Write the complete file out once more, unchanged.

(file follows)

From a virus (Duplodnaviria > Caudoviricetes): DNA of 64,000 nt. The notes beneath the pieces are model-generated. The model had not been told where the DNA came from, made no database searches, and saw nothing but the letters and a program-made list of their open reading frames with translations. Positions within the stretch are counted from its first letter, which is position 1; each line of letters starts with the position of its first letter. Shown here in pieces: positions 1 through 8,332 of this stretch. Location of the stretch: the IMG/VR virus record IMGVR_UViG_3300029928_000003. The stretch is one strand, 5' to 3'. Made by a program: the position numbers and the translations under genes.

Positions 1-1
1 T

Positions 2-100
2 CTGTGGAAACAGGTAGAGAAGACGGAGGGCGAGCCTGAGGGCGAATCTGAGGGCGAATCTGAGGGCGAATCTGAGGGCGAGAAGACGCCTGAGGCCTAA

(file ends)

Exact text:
From a virus (Duplodnaviria > Caudoviricetes): DNA of 64,000 nt. The notes beneath the pieces are model-generated. The model had not been told where the DNA came from, made no database searches, and saw nothing but the letters and a program-made list of their open reading frames with translations. Positions within the stretch are counted from its first letter, which is position 1; each line of letters starts with the position of its first letter. Shown here in pieces: positions 1 through 8,332 of this stretch. Location of the stretch: the IMG/VR virus record IMGVR_UViG_3300029928_000003. The stretch is one strand, 5' to 3'. Made by a program: the position numbers and the translations under genes.

Positions 1-1
1 T

Positions 2-100
2 CTGTGGAAACAGGTAGAGAAGACGGAGGGCGAGCCTGAGGGCGAATCTGAGGGCGAATCTGAGGGCGAATCTGAGGGCGAGAAGACGCCTGAGGCCTAA